The Western Sahara Project is an interdisciplinary research project that aims to improve our understanding of past environmental, social and cultural change in northwest Africa. The main focus of the research is on human-environment interaction over the past 10,000 years (the Holocene period), with an emphasis on the transition from humid to arid conditions in the Middle to Late Holocene. The Project is led by the University of East Anglia, and involves specialists in a wide range of subjects from a number of institutions.

Division of Western Sahara between Morocco (western and far northern areas) and the Polisario (eastern areas). The Project operates in the Polisario-controlled areas, east and south of the ‘Berm’, the Moroccan wall indicated by the red line inside the hatched area.

Fieldwork is conducted in the eastern and southern areas of the disputed, non self-governing territory of Western Sahara (formerly Spanish Sahara). These areas are under the control of the Polisario independence movement, the remainder of the territory being controlled by Morocco.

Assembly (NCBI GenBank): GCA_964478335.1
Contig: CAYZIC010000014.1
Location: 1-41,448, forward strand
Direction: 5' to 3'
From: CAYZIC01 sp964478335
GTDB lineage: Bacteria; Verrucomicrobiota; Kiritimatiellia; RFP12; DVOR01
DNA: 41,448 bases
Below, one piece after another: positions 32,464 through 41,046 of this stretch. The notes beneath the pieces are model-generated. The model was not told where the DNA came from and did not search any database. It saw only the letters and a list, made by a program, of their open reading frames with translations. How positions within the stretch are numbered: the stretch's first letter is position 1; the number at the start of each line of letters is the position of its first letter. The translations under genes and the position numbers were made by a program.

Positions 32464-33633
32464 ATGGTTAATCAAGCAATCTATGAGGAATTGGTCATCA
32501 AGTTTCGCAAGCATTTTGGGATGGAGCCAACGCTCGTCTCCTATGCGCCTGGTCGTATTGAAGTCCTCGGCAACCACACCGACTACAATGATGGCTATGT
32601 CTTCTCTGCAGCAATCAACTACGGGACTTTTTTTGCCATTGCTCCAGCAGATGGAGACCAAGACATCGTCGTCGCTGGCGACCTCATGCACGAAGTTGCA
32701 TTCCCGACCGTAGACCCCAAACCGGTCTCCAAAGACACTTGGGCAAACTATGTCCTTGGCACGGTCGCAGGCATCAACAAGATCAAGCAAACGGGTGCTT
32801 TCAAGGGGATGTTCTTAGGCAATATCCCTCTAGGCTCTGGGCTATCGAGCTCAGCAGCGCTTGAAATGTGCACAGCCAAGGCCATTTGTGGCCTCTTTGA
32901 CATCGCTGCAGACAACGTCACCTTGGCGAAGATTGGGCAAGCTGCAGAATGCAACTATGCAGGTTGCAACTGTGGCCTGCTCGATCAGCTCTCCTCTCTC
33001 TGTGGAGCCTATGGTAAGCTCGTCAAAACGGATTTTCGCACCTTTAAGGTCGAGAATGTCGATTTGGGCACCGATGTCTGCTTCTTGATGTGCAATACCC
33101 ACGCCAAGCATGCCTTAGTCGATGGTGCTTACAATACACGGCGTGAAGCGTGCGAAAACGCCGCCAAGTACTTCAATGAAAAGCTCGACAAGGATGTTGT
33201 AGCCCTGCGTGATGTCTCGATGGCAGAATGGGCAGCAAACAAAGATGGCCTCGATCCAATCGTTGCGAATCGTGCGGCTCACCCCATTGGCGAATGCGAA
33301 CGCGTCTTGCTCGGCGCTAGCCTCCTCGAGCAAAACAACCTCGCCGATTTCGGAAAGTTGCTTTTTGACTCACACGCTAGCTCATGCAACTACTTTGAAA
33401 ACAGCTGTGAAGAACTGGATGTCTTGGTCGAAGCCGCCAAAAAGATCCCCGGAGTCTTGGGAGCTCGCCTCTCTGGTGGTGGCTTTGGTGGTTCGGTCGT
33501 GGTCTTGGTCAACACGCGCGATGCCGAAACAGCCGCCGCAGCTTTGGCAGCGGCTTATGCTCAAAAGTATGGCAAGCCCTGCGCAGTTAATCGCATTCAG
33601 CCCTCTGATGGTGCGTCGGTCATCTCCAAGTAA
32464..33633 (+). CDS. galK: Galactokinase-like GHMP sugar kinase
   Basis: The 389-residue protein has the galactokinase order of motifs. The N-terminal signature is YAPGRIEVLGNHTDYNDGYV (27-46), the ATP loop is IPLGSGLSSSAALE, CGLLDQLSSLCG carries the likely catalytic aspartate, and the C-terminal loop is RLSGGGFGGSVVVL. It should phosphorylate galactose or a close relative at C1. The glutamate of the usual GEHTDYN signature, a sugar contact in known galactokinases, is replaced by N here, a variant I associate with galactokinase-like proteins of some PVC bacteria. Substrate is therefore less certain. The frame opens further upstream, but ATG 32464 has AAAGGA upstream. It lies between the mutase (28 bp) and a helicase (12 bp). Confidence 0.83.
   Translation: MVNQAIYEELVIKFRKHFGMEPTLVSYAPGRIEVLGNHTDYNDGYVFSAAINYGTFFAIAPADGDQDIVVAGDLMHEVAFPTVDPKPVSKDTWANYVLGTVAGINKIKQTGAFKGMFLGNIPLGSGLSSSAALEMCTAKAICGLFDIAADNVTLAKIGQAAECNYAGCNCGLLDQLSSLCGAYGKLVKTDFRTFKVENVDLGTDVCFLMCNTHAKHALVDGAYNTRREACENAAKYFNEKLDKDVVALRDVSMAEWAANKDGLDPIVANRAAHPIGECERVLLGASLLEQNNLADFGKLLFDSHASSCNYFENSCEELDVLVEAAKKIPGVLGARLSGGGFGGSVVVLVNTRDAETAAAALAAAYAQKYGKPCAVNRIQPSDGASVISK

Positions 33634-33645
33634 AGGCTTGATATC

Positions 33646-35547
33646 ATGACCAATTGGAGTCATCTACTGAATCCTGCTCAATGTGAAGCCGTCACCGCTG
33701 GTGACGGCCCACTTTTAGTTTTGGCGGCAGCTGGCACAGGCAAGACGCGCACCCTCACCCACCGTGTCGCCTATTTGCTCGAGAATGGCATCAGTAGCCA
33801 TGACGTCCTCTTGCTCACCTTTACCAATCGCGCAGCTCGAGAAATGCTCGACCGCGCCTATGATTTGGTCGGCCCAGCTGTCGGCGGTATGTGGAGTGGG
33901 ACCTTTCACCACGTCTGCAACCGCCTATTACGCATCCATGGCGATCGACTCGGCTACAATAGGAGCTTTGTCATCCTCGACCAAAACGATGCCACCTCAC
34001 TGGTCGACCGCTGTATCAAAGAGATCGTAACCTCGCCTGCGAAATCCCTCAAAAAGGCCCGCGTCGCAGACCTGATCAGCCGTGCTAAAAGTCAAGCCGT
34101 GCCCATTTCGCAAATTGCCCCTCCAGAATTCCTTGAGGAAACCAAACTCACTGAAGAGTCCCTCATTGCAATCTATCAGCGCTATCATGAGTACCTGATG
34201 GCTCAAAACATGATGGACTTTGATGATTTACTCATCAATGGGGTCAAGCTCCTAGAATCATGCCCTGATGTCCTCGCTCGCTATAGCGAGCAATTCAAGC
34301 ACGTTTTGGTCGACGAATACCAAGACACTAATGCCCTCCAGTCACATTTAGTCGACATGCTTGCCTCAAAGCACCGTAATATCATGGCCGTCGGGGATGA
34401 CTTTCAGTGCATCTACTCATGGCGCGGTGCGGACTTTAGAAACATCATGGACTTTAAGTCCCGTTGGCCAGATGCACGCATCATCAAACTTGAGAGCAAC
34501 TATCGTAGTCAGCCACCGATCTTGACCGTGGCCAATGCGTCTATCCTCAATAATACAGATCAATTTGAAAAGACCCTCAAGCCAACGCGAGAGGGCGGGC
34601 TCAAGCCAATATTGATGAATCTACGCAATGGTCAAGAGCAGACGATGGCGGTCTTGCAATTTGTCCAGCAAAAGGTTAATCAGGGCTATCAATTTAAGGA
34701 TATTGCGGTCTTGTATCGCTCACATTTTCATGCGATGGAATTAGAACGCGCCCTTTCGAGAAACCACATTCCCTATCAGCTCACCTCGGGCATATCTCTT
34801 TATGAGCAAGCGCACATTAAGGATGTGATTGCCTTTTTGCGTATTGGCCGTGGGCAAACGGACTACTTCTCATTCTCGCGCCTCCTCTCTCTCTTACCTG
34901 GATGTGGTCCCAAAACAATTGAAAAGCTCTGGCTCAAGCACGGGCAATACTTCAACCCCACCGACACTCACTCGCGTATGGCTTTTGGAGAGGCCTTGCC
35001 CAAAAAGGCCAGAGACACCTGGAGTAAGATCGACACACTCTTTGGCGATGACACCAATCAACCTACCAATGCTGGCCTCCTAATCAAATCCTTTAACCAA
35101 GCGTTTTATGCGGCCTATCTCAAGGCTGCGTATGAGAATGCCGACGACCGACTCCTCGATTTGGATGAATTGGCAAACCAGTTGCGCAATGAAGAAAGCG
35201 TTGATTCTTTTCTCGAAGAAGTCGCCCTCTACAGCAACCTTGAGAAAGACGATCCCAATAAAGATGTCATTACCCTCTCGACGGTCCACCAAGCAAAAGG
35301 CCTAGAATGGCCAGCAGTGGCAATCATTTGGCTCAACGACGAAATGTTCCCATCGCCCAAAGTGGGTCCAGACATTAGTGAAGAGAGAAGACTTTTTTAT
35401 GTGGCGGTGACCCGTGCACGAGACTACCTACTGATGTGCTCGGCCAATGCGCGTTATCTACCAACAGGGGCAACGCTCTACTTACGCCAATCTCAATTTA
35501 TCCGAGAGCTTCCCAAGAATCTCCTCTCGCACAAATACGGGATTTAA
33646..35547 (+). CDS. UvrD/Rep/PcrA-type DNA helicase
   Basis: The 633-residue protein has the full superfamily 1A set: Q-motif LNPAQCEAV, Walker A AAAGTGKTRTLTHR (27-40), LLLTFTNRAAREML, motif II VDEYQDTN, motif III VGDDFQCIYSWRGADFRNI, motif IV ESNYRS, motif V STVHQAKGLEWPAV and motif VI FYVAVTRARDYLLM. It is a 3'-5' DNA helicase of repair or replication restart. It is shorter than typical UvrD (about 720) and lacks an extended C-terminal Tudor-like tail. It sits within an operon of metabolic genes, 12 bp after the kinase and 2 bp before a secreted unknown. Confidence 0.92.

For more information on the Project, its findings, and its wider context, navigate this site using the links above. The Project’s findings are described in Project publications (above). A summary of findings can be found under Project Results (pending).

Anyone can volunteer to take part in the Project. No experience of archaeology or scientific fieldwork is required. Further information on how to get involved in the fieldwork can be found on the volunteer page.

We are currently working on a book that will detail the findings of the Project to date.


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